Originally Posted by anachronism
I guess I should also say that even if avalanches are not determined to be inherent risks, I fully support amending the law to declaring them inherent risks. Despite best efforts, shit slides. When the choice becomes to either never open the terrain (because it simply cannot be made 100% safe) or let people assume the risk, I want to have the option of assuming the risk.
This is how the act defines inherent risks:
(3.5) "Inherent dangers and risks of skiing" means those dangers or conditions that are part of the sport of skiing, including changing weather conditions; snow conditions as they exist or may change, such as ice, hard pack, powder, packed powder, wind pack, corn, crust, slush, cut-up snow, and machine- made snow; surface or subsurface conditions such as bare spots, forest growth, rocks, stumps, streambeds, cliffs, extreme terrain, and trees, or other natural objects, and collisions with such natural objects; impact with lift towers, signs, posts, fences or enclosures, hydrants, water pipes, or other man- made structures and their components; variations in steepness or terrain, whether natural or as a result of slope design, snowmaking or grooming operations, including but not limited to roads, freestyle terrain, jumps, and catwalks or other terrain modifications; collisions with other skiers; and the failure of skiers to ski within their own abilities. The term "inherent dangers and risks of skiing" does not include the negligence of a ski area operator as set forth in section 33-44-104 (2). Nothing in this section shall be construed to limit the liability of the ski area operator for injury caused by the use or operation of ski lifts.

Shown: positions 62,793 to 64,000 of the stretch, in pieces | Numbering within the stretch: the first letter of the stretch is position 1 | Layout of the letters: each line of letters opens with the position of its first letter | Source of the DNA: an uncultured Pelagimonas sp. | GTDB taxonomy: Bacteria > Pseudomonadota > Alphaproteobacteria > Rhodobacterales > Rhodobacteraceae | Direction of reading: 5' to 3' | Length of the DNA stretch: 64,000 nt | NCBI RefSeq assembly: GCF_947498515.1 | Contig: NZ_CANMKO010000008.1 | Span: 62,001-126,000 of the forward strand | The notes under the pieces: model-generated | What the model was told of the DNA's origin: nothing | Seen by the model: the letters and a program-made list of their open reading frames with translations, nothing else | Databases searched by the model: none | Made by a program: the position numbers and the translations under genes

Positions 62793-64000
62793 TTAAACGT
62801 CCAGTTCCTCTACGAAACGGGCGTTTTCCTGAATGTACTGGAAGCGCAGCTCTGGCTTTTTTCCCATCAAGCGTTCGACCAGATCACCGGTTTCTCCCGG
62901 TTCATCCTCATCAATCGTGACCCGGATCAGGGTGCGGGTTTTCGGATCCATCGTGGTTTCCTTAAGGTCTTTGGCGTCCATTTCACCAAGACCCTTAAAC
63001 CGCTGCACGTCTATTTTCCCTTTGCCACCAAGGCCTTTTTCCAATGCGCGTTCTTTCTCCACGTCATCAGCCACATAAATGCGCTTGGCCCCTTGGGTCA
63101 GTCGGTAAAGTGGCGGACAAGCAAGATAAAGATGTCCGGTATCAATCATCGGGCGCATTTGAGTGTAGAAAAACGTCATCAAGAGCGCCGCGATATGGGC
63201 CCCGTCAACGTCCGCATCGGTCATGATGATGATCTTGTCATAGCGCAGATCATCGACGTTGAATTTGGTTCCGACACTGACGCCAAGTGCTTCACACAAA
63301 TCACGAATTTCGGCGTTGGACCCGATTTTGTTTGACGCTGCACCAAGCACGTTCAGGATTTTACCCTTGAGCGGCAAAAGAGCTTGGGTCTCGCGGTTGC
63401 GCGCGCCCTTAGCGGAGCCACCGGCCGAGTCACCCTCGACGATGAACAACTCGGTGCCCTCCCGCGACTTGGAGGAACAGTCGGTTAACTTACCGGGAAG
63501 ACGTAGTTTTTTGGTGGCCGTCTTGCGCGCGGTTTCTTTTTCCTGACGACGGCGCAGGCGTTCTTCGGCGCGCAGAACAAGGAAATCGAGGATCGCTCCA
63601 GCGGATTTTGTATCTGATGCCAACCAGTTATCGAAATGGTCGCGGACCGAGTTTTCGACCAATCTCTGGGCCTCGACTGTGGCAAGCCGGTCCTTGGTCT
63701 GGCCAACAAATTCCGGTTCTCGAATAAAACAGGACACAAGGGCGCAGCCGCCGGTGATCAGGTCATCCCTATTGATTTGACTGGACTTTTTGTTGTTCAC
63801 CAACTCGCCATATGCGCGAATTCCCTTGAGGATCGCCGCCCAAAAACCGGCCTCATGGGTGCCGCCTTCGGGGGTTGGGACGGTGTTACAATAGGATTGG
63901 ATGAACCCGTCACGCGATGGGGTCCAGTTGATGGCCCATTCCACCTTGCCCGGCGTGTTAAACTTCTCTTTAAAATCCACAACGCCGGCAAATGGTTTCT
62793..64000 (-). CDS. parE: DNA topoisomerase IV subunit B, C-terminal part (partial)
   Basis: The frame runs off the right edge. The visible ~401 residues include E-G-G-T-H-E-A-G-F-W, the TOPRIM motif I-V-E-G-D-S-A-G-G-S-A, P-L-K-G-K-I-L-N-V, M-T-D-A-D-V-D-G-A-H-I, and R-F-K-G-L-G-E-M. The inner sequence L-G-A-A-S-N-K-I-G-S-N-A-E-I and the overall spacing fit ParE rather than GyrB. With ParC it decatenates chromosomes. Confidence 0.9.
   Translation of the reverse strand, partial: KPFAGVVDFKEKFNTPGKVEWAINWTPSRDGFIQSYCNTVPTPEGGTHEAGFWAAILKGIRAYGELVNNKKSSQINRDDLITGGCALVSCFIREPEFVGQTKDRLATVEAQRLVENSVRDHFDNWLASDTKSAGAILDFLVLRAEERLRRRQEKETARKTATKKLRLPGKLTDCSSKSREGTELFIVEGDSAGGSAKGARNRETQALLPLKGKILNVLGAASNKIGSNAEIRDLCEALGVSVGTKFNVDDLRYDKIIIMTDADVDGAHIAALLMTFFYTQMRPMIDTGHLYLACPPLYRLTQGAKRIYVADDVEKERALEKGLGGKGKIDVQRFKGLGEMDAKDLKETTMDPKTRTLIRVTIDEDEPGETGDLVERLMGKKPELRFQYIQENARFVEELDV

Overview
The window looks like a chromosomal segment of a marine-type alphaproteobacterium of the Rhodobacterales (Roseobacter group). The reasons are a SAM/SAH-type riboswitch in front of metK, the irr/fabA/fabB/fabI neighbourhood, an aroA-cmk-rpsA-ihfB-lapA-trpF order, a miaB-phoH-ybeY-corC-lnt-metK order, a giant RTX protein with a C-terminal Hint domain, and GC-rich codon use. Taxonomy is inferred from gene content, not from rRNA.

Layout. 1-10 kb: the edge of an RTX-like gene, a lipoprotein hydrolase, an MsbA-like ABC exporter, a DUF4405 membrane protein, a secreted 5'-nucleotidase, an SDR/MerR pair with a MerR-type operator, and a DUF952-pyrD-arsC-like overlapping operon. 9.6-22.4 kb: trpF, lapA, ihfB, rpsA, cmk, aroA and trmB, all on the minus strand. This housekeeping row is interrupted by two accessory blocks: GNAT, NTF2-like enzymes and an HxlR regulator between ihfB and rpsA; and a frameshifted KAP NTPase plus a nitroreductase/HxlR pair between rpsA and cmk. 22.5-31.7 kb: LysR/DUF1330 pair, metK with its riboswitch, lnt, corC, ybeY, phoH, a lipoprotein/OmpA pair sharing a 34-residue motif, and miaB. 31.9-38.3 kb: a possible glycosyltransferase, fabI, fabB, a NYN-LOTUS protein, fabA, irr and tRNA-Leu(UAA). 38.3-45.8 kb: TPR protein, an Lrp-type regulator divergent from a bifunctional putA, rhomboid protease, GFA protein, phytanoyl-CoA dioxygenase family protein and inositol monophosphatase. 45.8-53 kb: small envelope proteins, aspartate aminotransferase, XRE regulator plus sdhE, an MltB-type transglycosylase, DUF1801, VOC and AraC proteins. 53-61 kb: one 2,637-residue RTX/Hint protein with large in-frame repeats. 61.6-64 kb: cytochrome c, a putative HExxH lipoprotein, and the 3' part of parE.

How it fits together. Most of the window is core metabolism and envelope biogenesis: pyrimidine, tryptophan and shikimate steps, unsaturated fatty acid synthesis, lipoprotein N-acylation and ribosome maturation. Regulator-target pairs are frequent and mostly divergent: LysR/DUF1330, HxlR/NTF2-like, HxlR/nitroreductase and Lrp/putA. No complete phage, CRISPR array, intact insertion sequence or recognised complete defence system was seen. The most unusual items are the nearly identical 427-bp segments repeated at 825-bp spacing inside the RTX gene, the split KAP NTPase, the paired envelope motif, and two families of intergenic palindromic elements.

The definition includes "snow conditions as they exist or may change", but avalanches are excluded in this ruling from that categorization.
Having a gate open, even if one can hike upwards towards a closed gate, makes an avalanche the negligence of a ski area operator in what way? Not roping off the lower area isn't negligence if the terrain itself wasn't closed, and Vail doesn't suddenly assume a duty to have closed any access point to what was otherwise open terrain as long as the access point itself was considered safe.
The aspect of this that is frightening is that changing snow conditions can increase avalanche risk - how much of a resort much be roped off in this case and how quickly, and what about people who are already 'behind the lines' as conditions change? How do you become negligent in an avalanche? Is it failure to prevent? Failure to deny access? Failure to warn?